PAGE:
In August 2017, torch-toting white supremacists marched through the University of Virginia’s campus on the eve of a rally that led to violent clashes and bloodshed.
Urbanski is charged with first-degree murder and a hate crime. He faces a possible sentence of life in prison without the possibility of parole if he is convicted. Jury selection is scheduled to start December 9.
Defense lawyers earlier failed to persuade Circuit Court Judge Lawrence Hill Jr. to exclude the racist memes and Facebook group as trial evidence.
One of the memes “advocates violence against blacks,” while another has an image of a noose, a handgun and poison, a prosecutor has said.
During a hearing in June, defense attorney William Brennan cited a New York Times article in which an administrator of the Facebook group said it was satire.
Hunter College sociology professor Jessie Daniels, an expert in online racism, said pushing boundaries between parody and harmful hate is “baked into the far-right culture.”
Daniels said some of the memes on Urbanski’s phone are somewhat hard to decipher because they contain “multiple layers of inside jokes.” Others are overtly racist, she added.
“Just saying something is playing with humor doesn’t give it a free pass,” said Daniels.
“Online white supremacy has real consequences,” Daniels said. “Words have power, and they can cause people real harm.”
Prosecutors wanted to call Daniels as an expert witness to testify about her research and the material from Urbanski’s phone.
The judge, however, ruled out any testimony by Daniels at the trial. Urbanski’s lawyers said prosecutors didn’t give them adequate notice of her testimony, arguing Daniels would mislead the jury.

Sean Urbanski's parents 1.JPGSean Urbanski’s parents [center and right], are seen leave the District Court in Upper Marlboro Monday, Dec. 9 after a judge ruled he be held without bail.Sean Urbanski5.jpgThe killer, Sean Urbanski, [center], then a student at UMUC has been linked with a Neo-Nazi hate group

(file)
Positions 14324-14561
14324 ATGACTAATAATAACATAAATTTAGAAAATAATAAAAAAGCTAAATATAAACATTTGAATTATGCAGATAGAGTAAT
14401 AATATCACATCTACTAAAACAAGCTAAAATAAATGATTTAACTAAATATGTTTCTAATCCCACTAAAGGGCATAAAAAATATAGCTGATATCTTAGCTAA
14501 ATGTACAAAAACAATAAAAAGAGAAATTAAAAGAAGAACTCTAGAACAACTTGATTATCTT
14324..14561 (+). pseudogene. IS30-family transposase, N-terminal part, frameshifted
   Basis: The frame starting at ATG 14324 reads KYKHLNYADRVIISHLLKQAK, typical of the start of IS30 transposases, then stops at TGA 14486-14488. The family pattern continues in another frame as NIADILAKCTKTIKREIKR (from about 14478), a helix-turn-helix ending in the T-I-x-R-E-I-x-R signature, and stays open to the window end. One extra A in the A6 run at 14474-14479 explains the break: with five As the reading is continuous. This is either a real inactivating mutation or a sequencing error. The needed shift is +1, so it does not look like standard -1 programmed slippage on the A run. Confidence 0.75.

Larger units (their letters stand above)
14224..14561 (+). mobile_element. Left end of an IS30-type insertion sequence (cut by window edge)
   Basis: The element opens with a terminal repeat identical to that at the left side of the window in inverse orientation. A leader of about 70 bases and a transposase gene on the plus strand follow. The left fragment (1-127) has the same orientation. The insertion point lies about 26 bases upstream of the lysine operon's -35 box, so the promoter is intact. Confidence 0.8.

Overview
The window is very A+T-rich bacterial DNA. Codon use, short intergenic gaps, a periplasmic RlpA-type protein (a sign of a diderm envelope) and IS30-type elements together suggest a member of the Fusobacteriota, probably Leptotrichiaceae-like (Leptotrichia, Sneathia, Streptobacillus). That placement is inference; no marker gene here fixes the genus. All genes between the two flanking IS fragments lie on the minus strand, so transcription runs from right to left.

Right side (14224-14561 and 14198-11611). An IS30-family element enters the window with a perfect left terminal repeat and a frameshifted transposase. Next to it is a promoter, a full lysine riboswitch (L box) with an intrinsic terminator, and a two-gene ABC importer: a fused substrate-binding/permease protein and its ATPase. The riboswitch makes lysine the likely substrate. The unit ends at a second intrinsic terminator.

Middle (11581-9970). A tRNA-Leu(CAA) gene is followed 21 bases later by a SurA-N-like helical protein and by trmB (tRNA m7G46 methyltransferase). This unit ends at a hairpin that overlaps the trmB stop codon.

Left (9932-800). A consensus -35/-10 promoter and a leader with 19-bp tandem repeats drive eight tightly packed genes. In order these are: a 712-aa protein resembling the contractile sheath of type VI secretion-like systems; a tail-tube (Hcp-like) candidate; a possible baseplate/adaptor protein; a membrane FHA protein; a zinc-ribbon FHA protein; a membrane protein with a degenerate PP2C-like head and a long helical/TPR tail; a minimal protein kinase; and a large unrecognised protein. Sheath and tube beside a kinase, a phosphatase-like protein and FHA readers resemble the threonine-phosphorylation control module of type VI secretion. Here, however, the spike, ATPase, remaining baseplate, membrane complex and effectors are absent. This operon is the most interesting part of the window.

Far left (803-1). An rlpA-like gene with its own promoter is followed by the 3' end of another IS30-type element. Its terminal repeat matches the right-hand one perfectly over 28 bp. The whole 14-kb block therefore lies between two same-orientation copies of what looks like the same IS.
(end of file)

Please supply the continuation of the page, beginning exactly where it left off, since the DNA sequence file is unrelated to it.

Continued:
Collins was commissioned as a second lieutenant in the U.S. Army shortly before his death, was visiting friends at the University of Maryland on the night he was killed.
He was days from graduating from Bowie State University, a historically black college, three days later.

Prosecutors say Urbanski, then a University of Maryland student, stabbed Collins because he was the only black person at the bus stop that night. His friends were a white male and an Asian female. Brennan has said there’s no evidence Collins was “selected” because he was black.

The victim’s parents, Dawn and Richard Collins Jr. created a foundation in their son’s name. In a video posted on the foundation’s website, Dawn Collins said they were proud to see their son receive his Army commission.
In one of their last conversations, her son said, “Mom, I made it, and the world is going to know my name,’” she recalled.
Judge Lawrence Hill Jr. ruled Urbanski be held without bail and Jurors are expected to hear opening statements for Sean Urbanski’s trial later this week.